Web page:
Utilitrack,

    I checked with my dealer and they are going to give me the cast iron panels for free. Do the baffles sit on top of the iron brick like with they do with the fake brick? The guy at the dealership said it looked like a different setup.





  16. Utilitrack

    Utilitrack Feeling the Heat

    Joined:
    Oct 14, 2008
    Messages:
    295
    Loc:
    Central ME
    Clayfist-

    My baffles sit on a lip on top of bricks and just under the heat exchange tubes. As someone posted earlier perhaps on another thread, you may have to pull out the heat exchange tube scraper about half way to more easily return the baffles to their proper position. Good luck. Marc
  17. marblah

    marblah New Member

    Joined:
    Nov 9, 2008
    Messages:
    10
    Loc:
    Downeast Maine
    Cast Iron sounds more durable than the ceramic brick material all right. The ceramic brick material seems like a better insulator though.
    Being that the hopper is located at the rear won't more heat loss occur from the burn chamber once the insulating brick is replaced
    by the much more conductive cast iron material?? Also the burn chamber air flow occurs behind those bricks so won't that mean
    a little more heat will be lost up the chimney after the change-over to cast iron material? Any heating or engineering folks out there with a take on this?


    Lopi Leyden - August 2008
  18. Lobstah

    Lobstah New Member

    Joined:
    Nov 4, 2008
    Messages:
    202
    Loc:
    Central Ma
    I can't see it losing more heat. The heat you're getting out of that stove is the result of having a fire in the burn pot fed by forced air which is located directly below the convection tubes. The heat from the fire not only rises, but is being blown up onto the tubes. The fact that the backing plate is cast instead of ceramic may radiate a bit more heat from the burning chamber, but I can't see it making a measureable difference in the temps around the convection tubes.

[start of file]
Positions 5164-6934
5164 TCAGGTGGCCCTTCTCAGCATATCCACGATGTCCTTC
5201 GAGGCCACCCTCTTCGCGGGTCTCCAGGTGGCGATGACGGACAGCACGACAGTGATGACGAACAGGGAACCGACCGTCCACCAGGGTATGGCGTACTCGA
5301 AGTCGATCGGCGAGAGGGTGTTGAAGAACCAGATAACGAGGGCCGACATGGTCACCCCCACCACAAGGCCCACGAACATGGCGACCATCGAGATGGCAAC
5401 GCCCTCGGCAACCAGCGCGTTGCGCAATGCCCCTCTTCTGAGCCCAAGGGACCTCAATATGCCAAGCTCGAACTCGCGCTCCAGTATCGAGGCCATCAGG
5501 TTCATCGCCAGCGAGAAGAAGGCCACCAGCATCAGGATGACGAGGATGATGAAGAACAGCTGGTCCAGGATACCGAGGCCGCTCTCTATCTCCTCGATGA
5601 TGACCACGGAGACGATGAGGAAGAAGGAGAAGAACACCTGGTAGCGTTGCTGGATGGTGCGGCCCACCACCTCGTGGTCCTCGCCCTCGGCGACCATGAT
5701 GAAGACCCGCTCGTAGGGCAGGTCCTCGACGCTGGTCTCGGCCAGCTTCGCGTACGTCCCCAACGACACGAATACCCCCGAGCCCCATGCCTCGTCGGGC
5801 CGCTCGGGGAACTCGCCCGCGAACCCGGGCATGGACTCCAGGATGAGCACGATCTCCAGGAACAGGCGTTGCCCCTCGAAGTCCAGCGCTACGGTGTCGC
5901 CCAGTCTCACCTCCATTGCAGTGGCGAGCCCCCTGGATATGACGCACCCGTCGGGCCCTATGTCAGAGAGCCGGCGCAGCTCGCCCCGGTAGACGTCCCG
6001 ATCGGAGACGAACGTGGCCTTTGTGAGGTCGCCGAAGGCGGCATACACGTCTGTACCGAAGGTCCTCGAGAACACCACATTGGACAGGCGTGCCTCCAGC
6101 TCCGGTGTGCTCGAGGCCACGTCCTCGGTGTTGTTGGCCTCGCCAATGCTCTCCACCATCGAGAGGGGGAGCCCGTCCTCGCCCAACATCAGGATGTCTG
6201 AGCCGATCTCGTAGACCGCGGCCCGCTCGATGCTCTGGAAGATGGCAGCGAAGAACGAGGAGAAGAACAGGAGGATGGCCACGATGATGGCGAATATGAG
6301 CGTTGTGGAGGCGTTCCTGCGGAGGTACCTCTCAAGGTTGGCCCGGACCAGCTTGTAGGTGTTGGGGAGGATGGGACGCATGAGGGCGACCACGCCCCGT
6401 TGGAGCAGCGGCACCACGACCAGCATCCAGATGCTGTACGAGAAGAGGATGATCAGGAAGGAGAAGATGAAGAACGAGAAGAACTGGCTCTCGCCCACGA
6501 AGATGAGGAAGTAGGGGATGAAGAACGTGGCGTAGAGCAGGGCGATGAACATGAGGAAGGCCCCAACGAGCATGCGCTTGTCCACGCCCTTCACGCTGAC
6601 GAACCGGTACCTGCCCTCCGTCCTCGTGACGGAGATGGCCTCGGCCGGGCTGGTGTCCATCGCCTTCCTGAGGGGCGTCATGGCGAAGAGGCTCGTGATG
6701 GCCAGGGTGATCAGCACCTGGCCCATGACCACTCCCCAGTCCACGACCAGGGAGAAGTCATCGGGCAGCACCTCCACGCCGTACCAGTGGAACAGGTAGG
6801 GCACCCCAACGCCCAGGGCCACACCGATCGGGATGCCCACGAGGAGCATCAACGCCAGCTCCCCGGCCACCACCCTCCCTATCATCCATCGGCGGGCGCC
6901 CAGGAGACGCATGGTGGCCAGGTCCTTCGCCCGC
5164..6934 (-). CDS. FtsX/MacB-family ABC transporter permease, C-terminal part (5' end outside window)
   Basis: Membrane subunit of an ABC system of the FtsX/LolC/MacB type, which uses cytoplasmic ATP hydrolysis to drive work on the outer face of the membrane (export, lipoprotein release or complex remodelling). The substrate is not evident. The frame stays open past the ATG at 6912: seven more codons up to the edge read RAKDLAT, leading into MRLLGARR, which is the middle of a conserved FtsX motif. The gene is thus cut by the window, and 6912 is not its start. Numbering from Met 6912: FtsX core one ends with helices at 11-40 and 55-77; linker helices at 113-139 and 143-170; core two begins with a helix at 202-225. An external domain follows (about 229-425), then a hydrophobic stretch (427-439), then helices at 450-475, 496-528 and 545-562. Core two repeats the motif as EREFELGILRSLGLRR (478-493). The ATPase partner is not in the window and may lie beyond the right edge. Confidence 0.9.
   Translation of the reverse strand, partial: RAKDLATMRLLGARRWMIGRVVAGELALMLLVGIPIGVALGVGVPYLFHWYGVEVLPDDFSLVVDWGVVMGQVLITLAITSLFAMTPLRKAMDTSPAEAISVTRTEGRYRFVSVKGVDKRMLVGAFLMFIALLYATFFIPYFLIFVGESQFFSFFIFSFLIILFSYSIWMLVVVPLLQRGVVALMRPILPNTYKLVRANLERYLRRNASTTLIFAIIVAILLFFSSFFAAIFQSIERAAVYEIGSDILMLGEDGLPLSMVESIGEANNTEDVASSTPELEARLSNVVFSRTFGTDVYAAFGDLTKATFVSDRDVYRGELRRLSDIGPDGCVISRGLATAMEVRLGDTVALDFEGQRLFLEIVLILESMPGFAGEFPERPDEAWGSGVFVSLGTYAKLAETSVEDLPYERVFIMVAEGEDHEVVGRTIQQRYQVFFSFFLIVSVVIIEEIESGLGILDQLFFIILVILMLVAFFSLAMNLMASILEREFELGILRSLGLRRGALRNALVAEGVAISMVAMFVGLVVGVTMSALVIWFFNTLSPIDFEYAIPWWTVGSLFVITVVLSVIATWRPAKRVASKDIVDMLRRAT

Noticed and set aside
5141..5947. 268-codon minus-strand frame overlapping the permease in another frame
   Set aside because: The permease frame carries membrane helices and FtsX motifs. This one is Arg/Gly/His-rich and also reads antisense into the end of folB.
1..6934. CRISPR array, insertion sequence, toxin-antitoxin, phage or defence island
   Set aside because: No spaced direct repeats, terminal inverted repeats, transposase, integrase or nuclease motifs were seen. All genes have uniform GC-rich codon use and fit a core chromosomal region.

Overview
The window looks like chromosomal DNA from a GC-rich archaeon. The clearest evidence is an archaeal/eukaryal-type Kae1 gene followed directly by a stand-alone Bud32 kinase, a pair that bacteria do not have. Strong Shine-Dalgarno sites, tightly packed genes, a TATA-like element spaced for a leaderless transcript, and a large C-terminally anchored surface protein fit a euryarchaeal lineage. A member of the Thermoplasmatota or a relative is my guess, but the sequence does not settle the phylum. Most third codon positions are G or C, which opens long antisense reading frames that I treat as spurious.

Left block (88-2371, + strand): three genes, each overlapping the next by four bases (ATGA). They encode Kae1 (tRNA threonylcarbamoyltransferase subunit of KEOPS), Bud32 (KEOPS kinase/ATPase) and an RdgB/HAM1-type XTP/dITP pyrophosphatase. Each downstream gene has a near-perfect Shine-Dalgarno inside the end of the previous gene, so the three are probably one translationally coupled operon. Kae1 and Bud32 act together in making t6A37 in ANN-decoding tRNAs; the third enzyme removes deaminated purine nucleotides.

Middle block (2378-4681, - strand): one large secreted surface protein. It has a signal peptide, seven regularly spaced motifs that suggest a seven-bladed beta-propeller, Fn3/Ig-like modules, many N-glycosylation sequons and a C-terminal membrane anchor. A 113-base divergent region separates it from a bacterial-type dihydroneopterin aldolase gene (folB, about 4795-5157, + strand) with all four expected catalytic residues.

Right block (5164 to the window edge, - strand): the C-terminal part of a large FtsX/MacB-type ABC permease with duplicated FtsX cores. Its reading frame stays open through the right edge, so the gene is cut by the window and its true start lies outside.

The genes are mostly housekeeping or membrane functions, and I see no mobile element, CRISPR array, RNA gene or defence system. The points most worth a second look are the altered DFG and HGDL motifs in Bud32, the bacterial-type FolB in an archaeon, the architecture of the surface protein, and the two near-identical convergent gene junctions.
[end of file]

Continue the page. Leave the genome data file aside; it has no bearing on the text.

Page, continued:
But I've been wrong before ;)

    Jim
  19. richkorn

    richkorn Minister of Fire

    Joined:
    Jul 28, 2008
    Messages:
    604
    Loc:
    SE CT
    My dealer has offered me the new cast ones as replacement but I need to bring back the brick ones to them.

    What do these cast ones look like? Are they the same color as the stove or are they painted a brick color, anyone have pics of these????

    Should I return the refractory brick for these cast panels?
  20. Utilitrack

    Utilitrack Feeling the Heat

    Joined:
    Oct 14, 2008
    Messages:
    295
    Loc:
    Central ME
    The cast iron is painted to look like bricks, i would take a picture but I don't believe that you would be able to tell given the amount of ash currently accumulated on them, sorry not time to clean right now. I would make the change given what I have read about the crumbling ceramic ones being so fragile.

    Marc
  21. aztech63

    aztech63 New Member

    Joined:
    Nov 24, 2008
    Messages:
    11
    Loc:
    MA
    I just got my stove a few weeks ago so I'm pretty sure I have the cast iron ones and you can't tell they aren't brick by looking at them.
  22. molar

    molar New Member

    Joined:
    Dec 4, 2008
    Messages:
    3
    Loc:
    Hudson Valley NY
    I had a Lopi Ledyen install on 10/30/2008. I had nothing but problems with the auger jamming for about two weeks. I called the dealer and they informed me that Travis industries recently issued a bulletin. They remove a plate by the auger that was restricting the feed and jamming the auger. They removed the safety plate on the front feed shut. I have not had a problem since. As for the glass turning black, there is not enough air being allow in. You should have a orange-yellow flame that is being pulled towards the top. You should also use a fireplace glass cleaner they say regular glass cleaner will break down the heat resistance glass.
  23. imacman

    imacman Guest

    Hey Molar, welcome to the forum. Where are you in the valley? I'm near Newburgh.
  24. molar

    molar New Member

    Joined:
    Dec 4, 2008
    Messages:
    3
    Loc:
    Hudson Valley NY
  25. molar

    molar New Member

    Joined:
    Dec 4, 2008
    Messages:
    3
    Loc:
    Hudson Valley NY
    Hi macman, Thanks for the welcome. I'm down by Woodbury Commons.

Share This Page